Midrange – the Spring Point Inn: Run by the hospitality students at Southern Maine Community College, the Spring Point Inn is a lovely place to rest your head for the night. There are eight cozy rooms, with many overlooking the Spring Point Ledge Lighthouse. While the Inn is located outside of the city of Portland, it’s a comfortable place to stay in the mid-price range.
*Disclosure: I was hosted by Portland Harbor Hotel for a night. All opinions are my own.
Luxury – Portland Harbor Hotel: If you want to feel treated like a queen right in the heart of Portland, then stay at the Portland Harbor Hotel. This lovely old hotel is Portland’s only AAA four-diamond hotel. The recent renovation gives the entire hotel a nautical theme, perfect for this east coast location. The service from when you check in to the thoughtful turndown service was exemplary. I could have stayed here in luxury forever.
One night on Maine’s Mid-Coast
Next up on the New England road trip itinerary is Maine’s Mid-Coast. Once you’ve got a taste of Maine’s most populous city, then you’re going to head north for the perfect place to relax and see the spectacular rugged coast.
Day six: Route 1 to Camden
You’re officially halfway on your New England road trip itinerary, but the best is yet to come. Start your morning with a coffee (see suggestions below) and hit the road!
What to see
Eartha Globe, Yarmouth: First stop is to visit Eartha, a giant, moving globe located at Garmin’s Maine office in Yarmouth. In fact, it’s the world’s largest revolving globe. As an avid traveller, I just had to check it out. It was built inside an atrium in 1998 at the DeLorme headquarters; Garmin bought the company in 2016.
L.L. Bean flagship and giant boot, Freeport: When you’re on a road trip, you have to check out giant roadside attractions. And the L.L. Bean boot is one of them. Located at L.L. Bean’s flagship store and outlet in Freeport, the giant boot and the surrounding shopping complex is a must experience. It’s the first and largest L.L. Bean store in the world and its open 24/7!
Androscoggin Swinging Bridge, Brunswick: The Androscoggin Swinging Bridge is a pedestrian suspension bridge that crosses the Androscoggin River in Brunswick. Stop here for a little rest or stroll along the Riverwalk, because this is where you’ll hook onto the Scenic Route 1 for the rest of the trip.
Whaleback Shell Midden State Historic Site, Damariscotta: The Damariscotta River is known for its oysters, who love the cold, deep water. This place has been a gathering point for Indigenous Peoples for millennia before settlers arrived in the Americas. Evidence of this is at Whaleback Shell Midden State Historic Site, where heaps of oyster shells, discarded by the Indigenous peoples, were found.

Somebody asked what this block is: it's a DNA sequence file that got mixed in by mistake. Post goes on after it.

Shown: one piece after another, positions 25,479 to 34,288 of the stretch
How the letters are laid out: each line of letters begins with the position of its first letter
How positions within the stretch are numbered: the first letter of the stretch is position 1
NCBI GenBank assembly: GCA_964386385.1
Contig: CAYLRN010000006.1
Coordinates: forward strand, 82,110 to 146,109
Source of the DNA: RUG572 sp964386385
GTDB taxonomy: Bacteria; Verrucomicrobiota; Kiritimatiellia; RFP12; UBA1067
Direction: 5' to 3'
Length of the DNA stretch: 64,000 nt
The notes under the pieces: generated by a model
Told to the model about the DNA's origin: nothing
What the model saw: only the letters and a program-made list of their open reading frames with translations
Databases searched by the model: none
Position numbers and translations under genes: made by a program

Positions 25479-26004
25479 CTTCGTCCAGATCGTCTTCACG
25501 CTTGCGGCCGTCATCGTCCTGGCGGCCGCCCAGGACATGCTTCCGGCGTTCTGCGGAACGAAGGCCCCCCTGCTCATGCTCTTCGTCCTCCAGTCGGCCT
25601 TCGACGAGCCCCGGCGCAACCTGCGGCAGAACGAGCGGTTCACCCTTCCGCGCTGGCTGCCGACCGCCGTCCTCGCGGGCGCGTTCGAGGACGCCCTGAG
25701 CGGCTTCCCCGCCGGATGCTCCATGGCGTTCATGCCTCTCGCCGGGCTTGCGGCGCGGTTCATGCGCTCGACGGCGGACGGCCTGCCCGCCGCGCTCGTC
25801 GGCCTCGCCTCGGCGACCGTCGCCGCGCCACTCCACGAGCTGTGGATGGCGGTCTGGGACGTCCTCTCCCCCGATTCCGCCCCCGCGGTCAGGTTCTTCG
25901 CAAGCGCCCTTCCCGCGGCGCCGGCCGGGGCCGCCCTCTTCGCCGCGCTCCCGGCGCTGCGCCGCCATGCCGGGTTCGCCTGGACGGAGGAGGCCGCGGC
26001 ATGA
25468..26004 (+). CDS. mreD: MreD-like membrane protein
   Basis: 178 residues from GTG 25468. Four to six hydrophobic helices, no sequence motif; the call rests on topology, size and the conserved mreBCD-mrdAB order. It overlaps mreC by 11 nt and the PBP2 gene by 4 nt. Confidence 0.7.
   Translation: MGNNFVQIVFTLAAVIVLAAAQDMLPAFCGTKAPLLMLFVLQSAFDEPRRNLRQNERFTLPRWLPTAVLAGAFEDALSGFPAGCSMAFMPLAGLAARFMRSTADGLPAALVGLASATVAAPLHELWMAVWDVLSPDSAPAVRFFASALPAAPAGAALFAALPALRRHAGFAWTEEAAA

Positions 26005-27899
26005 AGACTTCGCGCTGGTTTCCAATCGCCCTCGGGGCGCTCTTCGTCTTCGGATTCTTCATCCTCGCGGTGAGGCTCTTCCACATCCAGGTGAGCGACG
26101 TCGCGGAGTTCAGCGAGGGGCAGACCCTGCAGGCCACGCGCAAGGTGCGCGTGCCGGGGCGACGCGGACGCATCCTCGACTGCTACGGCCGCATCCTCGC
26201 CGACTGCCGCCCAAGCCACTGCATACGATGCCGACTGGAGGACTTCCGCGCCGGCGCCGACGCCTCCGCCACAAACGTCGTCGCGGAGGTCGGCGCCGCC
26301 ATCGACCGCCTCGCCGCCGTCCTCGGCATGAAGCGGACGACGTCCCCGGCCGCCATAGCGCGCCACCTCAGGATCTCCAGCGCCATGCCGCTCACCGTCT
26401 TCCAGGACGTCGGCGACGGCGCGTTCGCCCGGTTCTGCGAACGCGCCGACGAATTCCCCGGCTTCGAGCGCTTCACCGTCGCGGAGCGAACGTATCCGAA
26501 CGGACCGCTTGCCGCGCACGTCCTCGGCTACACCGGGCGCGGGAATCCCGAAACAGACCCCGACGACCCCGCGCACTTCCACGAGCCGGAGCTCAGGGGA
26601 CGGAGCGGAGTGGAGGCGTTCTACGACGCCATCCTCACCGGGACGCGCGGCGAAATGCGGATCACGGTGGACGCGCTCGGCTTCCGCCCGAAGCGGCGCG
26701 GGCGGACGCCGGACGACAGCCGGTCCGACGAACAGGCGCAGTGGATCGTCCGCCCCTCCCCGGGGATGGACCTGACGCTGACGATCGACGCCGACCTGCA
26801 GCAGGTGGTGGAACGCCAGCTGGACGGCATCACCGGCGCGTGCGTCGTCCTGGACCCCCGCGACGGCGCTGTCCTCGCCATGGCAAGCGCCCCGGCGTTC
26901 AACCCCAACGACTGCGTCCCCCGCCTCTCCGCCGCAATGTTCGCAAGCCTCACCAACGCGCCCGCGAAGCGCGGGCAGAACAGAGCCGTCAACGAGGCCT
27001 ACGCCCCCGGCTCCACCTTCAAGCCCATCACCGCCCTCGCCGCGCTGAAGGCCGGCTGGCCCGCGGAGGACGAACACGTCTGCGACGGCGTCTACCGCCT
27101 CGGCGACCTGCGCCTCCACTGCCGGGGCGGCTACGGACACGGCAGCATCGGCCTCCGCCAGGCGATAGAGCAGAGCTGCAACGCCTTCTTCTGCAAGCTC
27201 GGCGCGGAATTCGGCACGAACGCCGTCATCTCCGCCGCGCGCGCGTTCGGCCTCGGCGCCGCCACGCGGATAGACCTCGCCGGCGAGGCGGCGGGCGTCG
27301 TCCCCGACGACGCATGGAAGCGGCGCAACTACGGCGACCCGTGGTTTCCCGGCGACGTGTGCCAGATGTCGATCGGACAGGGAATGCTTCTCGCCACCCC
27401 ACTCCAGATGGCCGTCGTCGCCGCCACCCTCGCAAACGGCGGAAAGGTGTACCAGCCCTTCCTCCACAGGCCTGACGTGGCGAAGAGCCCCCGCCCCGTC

Pemaquid Point Lighthouse, Pemaquid Point: This lighthouse is located at the southern point of one of the peninsulas along Maine’s coast. It was built way back in 1827 on the orders of US President John Quincy Adams. What’s neat about this lighthouse is where it’s located. The geological surroundings are striking, and the rocks look like they are folding into each other and the sea. Try to spot some of the sparkly white rock running like ribbons along the darker grey rock. PS, I totally called this place “Permasquid” like a squid with a perm, but it’s called Pemaquid.
Owls Head Lighthouse, Rockland: Next stop is Owls Head Lighthouse near Rockland. Here, you’ll find a short lighthouse atop a hill. You’ll need to climb a few stairs, but the view is worth it. This little light overlooks the Penobscot Bay; you’ll just want to stare out into the sea forever.
Center for Maine Contemporary Art, Rockland: Take a break at the Centre for Maine Contemporary Art, located in Rockland. This art gallery is right in the heart of Rockland’s downtown, and perfect to stretch your legs and engage your mind. It’s open from 10am to 5pm, Wednesday to Saturday and noon to 5pm on Sunday. Admission is $8.
Rockland Harbor Breakwater Lighthouse, Rockland: For your last lighthouse of the day, don’t miss the Rockland Breakwater Harbor Lighthouse. Located just outside the town of Rockland, this cottage style lighthouse sits at the end of a 1.4 km (7/8 mile) breakwater. You can walk the entire length and get up close to the building. We timed ourselves. It takes 18 minutes to walk along the rocky outcrop. I suggest not doing this during bad weather, or you’ll be swept into the ocean.
Megunticook Falls, Camden: The Megunticook River runs right underneath the town of Camden, so when you get here you have to check out the Megunticook Falls, a cascade of water that runs right from underneath the stores and into the harbour. Make sure to go on both sides of the falls for different views!
Downtown Camden: Camden is known as the Jewel of Maine, and it’s easy to see why, with its tree-lined streets, homey-atmosphere, and lovely ocean views. Stroll along the downtown and duck into one of the many antique shops. And don’t forget to search for a bite to eat!
Where to eat
Higher Grounds, Portland: Start your morning in Portland at Higher Grounds for coffee. They serve locally-roasted coffee and a variety of fine foods. Try their morning bun; it’s delicious!
Shuck Station Raw Bar, Newcastle: The Damariscotta River is known for the high-quality oysters that grow here. The cold, deep river is the perfect breeding ground for these delicious delicacies, so what better place to have your oysters and a shuck shack right on the river? Shuck Station Raw Bar does just that, plus they have a variety, depending on your tastes.
Sea Dog Brewing Co, Camden: Eat and drink your heart out at the Camden location of Sea Dog Brewing Co. From seafood to tacos to salads and burgers, they’ve got just about everything here. Plus you can sample their 10 different beers. Bottoms up!
Where to Stay on Maine’s Mid-Coast
Budget – Towne Motel: Located inside the town limits, this motel is a simple, yet affordable option for resting your head in Camden. The rooms are nautical themed to keep the with Maine coast vibe.